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Well-Thumbed Cookbook Still Treasured In The Brandon Hills

RECIPE SWAP

Treasured Recipes was published in 1979 to mark the 100th anniversary of settlement of

this rural community south of Brandon

The Brandon Hills Fireflies marks its 40th anniversary this summer, and they’ll celebrate the occasion with the same festive event they’ve held as many years: a big community barbecue.

This informally organized rural women’s group began meeting in 1969, a “girls night out” type of thing for farm and rural women needing a break for a couple hours from their work raising families and running farms and households.

The Fireflies were a group of younger women who decided to organize much the same way as had an earlier women’s group of the community, the Brandon Hills Busy Bees.

Ten years later after the Fireflies got together, the Brandon Hills community marked its 100th anniversary, and published The Brandon Hills Story. That year – 1979 – the Fireflies published a cookbook, Treasured Memories, as a record of favourite recipes of friends and neighbours down through the decades.

Diane Baker, an area farmer and present-day member of the Fireflies, has one of those cookbooks. Twenty years later you still hear people asking if there are any around for sale, says Diane who loves her own battered and well-thumbed copy. People say they wore out Treasured Recipes from use, she says.

The Fireflies group did publish another cookbook, More Treasured Recipes, in 1989, but it’s that first one that remains most popular, she adds.

The Fireflies hold their beef-pit community barbecue every third Thursday of August, feeding around 400 or more a typical farmhouse supper of beef, potatoes, vegetables, salads and dessert. It’s held at the former Brandon Hills school, today a community centre, which is just across the road from the now-rebuilt Brandon Hills United Church. We’re always looking for favourite recipes from readers. Do you have one to share? Can we help you track down a specific recipe? Let us know if you’re looking for something and we’ll publish your requests.

GAIL’S COWBOY COOKIES

2 c. flour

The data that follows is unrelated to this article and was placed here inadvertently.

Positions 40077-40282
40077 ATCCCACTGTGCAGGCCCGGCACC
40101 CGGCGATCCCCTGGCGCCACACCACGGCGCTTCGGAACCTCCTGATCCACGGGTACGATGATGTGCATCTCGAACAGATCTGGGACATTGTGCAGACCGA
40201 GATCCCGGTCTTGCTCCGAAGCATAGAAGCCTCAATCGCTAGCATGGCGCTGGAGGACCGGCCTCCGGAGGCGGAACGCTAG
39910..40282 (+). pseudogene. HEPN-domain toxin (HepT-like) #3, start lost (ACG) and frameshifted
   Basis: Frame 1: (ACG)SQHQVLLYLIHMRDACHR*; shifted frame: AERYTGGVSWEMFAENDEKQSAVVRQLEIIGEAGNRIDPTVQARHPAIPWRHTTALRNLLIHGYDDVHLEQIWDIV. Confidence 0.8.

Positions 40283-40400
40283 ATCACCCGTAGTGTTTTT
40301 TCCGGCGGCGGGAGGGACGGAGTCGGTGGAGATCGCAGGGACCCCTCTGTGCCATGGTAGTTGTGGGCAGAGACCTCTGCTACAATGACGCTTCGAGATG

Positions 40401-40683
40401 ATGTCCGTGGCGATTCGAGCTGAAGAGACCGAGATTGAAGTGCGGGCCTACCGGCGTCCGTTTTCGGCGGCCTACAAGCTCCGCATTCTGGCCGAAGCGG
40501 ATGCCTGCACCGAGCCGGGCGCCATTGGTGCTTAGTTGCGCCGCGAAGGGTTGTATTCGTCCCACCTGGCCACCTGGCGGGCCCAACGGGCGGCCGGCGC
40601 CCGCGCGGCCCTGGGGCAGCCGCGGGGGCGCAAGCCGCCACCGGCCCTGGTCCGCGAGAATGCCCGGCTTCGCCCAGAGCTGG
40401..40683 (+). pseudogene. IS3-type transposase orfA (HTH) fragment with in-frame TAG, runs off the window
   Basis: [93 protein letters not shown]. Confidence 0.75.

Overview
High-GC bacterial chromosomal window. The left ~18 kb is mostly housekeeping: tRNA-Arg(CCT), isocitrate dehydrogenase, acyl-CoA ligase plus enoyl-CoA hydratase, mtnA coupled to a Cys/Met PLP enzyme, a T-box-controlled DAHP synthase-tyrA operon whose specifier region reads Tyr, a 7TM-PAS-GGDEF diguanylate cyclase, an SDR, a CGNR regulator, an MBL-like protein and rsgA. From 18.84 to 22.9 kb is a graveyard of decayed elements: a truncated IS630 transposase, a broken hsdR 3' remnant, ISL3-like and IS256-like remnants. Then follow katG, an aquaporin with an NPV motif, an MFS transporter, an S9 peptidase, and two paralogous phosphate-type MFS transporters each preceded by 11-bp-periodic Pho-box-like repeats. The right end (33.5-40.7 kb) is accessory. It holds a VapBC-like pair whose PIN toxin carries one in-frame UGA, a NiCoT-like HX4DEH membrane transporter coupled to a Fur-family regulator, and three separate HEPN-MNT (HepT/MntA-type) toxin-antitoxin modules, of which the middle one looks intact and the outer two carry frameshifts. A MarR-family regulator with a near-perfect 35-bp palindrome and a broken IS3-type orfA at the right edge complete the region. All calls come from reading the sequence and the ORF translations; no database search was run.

1 c. white sugar

1 tsp. baking soda

1 c. brown sugar

1/2 tsp. salt

2 eggs

1/2 tsp. baking powder

Cream shortening and sugars. Add eggs and mix. Add remaining ingredients and mix well. Roll in balls and place on cookie sheet. Bake in a 350F oven for 15 minutes or until lightly browned.

In memory of Firefly member Gail Kreller, who passed away from cancer.

HOT FUDGE PUDDING

1 c. flour

2 tbsp. vegetable oil

3/4 c. sugar

1 c. chopped nuts

2 tsp. baking powder

1 c. brown sugar

1 tsp. vanilla

2 c. rolled oats

1 pkg. chocolate chips or

1 c. Smarties

1 c. margarine or

shortening

1/4 tsp. salt

1/4 c. cocoa

2 tbsp. cocoa

1-3/4 c. hot water

1/2 c. milk

Preheat oven to 350F. Sift in bowl, flour, sugar, baking powder, salt and 2 tbsp. cocoa. Stir in milk, oil, and nuts. Spread mixture in 9 x 9 x 1-3/4 inch pan. In small bowl mix brown sugar and 1/4 c. cocoa. Sprinkle this mixture over batter. Pour carefully 1-3/4 c. hot water over all. Bake 45 minutes at 350F. Serve warm with milk or ice cream.

A recipe from Nancy McPherson.

The Fireflies barbecue brings together their rural community for good food and fun. It’s also a key fundraiser for the Fireflies. Any proceeds left over after expenses from the $10-a-plate dinners is donated to organizations supporting rural families, including the Farm and Rural Stress Line, the Women’s Shelter, the Alzheimer’s Society, the Cancer Society. After 40

SEND RECIPES OR RECIPE REQUESTS TO:

Manitoba Co-operator Recipe Swap

Box 1794, Carman, Man. R0G 0J0

or email

[email protected]

BROCCOLI CASSEROLE

Cook two pounds broccoli until almost done and put in casserole dish.

1 can cream of

chicken soup

2 tbsp. mayonnaise

1/4 c. shredded cheese

Combine and pour over broccoli.

Combine:

1/4 c. bread crumbs

1/4 c. grated

Parmesan cheese

2 tbsp. melted butter

Put on top of broccoli. Bake at 350F for 40-60 minutes until tender. Takes out well to potlucks.

A recipe from Pearl Hargreaves.

years going, and no signs of stopping, that’s tens of thousands of dollars raised for these key organizations.

“We usually sit down around November and decide to who and how much we’re going to donate, ” says Diane, who remains an active member of a group of 14 Fireflies.

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